About two dozen FBI agents entered Trump’s Palm Beach resort of Mar-a-Lago at about 9 a.m. on Aug. 8 and left about 10 hours later with “a handful of boxes of documents,” one of Trump’s attorneys on the scene, Christina Bobb, told The Epoch Times.
“I didn’t actually get to oversee the search, they wouldn’t let anybody see what they were doing,” she said.
It isn’t clear what legal basis the FBI had for the raid. The agents had a search warrant signed by a judge. However, the affidavit explaining the basis—its probable cause—was filed under seal, and Trump’s lawyers weren’t allowed to examine it, Bobb said.
In general, the agents were looking for “what they deemed to be presidential records,” she said.
“I don’t think there was anything of substance.”
Trump’s legal team will take steps to obtain the affidavit, according to Bobb.
There has been a dispute between the National Archives and Trump about whether he has documents that should be stored at the archives under the U.S. Presidential Records Act.
Trump has been cooperative on that front and had previously invited the FBI to Mar-a-Lago to examine the White House records he had in storage at the time, Bobb said.
Potentially Illegal“I’m stunned and dismayed,” Marc Ruskin, a 27-year FBI veteran and former federal prosecutor, told The Epoch Times. “The disregard for traditional norms and apparent lack of concern with the appearance of impropriety is indicative of an abandonment of even a veneer of independence and objectivity.”
Former federal prosecutor Mike Davis went even further, saying the raid may have been illegally invasive.
The FBI had to first determine that requests for the documents or even subpoenas wouldn’t be sufficient, said Davis, who formerly advised Sen. Chuck Grassley (R-Iowa) on judicial nominations and now heads The Article III Project.
“There’s zero evidence” that Trump wouldn’t have cooperated, Davis said.
“There was no allegation or evidence that he [Trump] was destroying any of this evidence or putting it into the wrong hands. This is banana republic-level tactics from the Biden Justice Department,” he said.
Even if Trump took classified documents, he took possession of them when he was still chief executive and had the authority to declassify them, according to Davis.
Bobb suggested that the invocation of classified documents was a disingenuous attempt of “shrouding this in a national security blanket.”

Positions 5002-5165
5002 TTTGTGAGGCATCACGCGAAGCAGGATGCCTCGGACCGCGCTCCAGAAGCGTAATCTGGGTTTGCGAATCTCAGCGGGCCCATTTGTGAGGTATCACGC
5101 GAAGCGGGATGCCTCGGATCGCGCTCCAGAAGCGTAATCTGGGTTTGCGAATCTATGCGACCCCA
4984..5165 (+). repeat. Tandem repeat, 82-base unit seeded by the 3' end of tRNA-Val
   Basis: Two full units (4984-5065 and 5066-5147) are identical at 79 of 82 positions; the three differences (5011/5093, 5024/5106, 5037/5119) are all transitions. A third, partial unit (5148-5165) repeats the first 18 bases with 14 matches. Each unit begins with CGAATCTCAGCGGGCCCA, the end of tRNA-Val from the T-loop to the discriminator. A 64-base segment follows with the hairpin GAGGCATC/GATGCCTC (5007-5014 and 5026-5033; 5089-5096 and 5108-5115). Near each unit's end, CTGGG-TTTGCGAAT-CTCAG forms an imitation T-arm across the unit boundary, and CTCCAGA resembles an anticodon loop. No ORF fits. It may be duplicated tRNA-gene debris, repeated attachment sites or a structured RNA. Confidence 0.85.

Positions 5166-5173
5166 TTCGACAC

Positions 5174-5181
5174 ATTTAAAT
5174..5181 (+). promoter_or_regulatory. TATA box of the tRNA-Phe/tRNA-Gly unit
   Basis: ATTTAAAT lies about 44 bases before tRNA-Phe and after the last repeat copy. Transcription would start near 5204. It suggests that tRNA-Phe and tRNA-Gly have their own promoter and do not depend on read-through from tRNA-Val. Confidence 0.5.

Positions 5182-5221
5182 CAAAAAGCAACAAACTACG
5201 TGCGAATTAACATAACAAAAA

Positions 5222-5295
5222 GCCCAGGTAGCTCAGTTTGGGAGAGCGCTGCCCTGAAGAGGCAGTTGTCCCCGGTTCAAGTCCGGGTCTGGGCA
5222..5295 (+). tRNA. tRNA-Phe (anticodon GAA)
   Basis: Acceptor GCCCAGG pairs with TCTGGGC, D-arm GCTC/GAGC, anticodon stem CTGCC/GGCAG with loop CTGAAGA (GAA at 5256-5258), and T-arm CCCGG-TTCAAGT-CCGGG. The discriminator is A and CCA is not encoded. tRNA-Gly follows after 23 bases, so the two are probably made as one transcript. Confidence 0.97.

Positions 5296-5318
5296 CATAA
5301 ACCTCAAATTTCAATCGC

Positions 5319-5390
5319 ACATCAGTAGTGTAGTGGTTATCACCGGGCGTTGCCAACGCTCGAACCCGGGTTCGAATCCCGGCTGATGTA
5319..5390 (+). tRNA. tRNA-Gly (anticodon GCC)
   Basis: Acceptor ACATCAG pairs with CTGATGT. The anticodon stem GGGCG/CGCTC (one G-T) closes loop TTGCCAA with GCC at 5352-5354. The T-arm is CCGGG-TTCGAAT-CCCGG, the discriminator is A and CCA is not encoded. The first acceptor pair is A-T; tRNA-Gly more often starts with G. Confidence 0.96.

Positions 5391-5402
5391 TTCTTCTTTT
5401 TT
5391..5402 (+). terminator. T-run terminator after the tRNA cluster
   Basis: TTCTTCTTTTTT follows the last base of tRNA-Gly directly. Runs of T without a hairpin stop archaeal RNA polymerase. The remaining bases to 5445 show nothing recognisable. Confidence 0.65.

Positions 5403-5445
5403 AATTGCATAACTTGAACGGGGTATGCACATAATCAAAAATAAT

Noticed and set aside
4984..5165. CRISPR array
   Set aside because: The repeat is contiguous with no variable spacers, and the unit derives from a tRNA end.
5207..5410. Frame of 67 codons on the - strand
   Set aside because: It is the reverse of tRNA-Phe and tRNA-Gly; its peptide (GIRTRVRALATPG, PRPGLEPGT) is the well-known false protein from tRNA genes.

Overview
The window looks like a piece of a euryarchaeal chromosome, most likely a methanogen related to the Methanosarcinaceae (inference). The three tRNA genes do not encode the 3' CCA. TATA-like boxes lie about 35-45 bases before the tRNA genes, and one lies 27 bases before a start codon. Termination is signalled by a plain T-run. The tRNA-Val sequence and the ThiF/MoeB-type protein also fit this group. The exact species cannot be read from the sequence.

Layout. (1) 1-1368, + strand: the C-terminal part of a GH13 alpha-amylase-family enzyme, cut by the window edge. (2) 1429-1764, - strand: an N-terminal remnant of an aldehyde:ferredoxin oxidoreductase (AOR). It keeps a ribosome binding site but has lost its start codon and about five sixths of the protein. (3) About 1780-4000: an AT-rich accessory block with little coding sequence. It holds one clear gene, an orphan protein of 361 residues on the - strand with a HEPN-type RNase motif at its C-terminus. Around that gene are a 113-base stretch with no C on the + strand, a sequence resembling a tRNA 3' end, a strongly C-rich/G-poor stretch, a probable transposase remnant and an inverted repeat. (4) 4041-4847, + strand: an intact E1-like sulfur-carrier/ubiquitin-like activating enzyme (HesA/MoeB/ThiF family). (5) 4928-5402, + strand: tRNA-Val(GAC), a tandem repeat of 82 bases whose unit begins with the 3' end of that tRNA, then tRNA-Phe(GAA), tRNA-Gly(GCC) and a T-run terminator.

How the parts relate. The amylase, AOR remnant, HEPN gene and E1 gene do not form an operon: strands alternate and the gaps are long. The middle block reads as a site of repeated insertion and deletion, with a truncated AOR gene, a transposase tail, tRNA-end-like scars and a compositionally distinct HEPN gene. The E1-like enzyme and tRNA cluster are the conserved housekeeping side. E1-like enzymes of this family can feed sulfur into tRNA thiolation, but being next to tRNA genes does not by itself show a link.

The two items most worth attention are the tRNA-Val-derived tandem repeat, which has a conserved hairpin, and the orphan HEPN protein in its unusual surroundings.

“They don’t want to disclose what they’re doing, because what they’re doing is wrong. And so they want to hide it behind the premise of ‘Oh, it’s a matter of national security and classified documents, so we can’t disclose to you what we’re doing or why we’re doing it. But just trust us. We’re not lying to you,’” she said. “Well, no, the American people aren’t going to stand for that anymore.”
Even if the DOJ tried to charge Trump with withholding documents, it wouldn’t hold up because the statute in question requires a “willful” violation, and Trump would have had to have “some malicious intent” to take specific documents, according to Bobb.
History of Missing DocumentsIf Trump had documents that should go to the archives, it would add him to a lineup of former government officials.
Former FBI Director James Comey took his handwritten notes when he was fired by Trump in 2017. His home wasn’t raided. He handed the notes to FBI agents who came to interview him.
Immediate SkepticismThe raid prompted an immediate wave of skepticism, particularly because the FBI and the Department of Justice (DOJ) have a history of misrepresenting, breaking protocol, and even forging evidence in their case against Trump and members of his campaign.
In 2017, the FBI and DOJ obtained two extensions of a spying warrant on former Trump campaign aide Carter Page even though the warrant was based on false or unsubstantiated allegations. The FBI later acknowledged that spying based on the extensions was illegal.
Shoe on the Other FootThe Trump raid increased the already polarized political playing field, as Republicans can now argue that home raids of former presidents are acceptable.
“They’re setting a very dangerous precedent where you can do a home raid of a former president of the United States,” Davis said, noting that such a thing has never happened “in our 250 years as a republic.”
Already, Republican lawmakers are promising to subject the DOJ and the FBI to intense scrutiny, with the expectation of reclaiming the majority in the House after the November midterms.
Judge’s Epstein ConnectionThe search warrant was issued by U.S. Magistrate Judge Bruce Reinhart in the Southern District of Florida. Reinhart was a senior prosecutor in the U.S. Attorney’s Office for the Southern District of Florida when the office reached a nonprosecution agreement with Jeffrey Epstein, who was later indicted for sex trafficking children and died by apparent suicide in a New York jail.
Upon leaving office, Reinhart went into private practice and represented multiple Epstein associates and employees in civil cases against Epstein by his alleged victims.
Reinhart was appointed a magistrate judge in 2018 by the district judges in the Southern District of Florida.
The warrant was issued on Aug. 5, the day after FBI Director Christopher Wray testified to the Senate Judiciary Committee and was questioned about multiple whistleblower reports alleging the politicization of the bureau. Wray cut the questioning short because he said he had to urgently travel. Flight records indicate he flew in the FBI private jet to his vacation retreat in the Adirondacks, according to New York Post columnist Miranda Devine.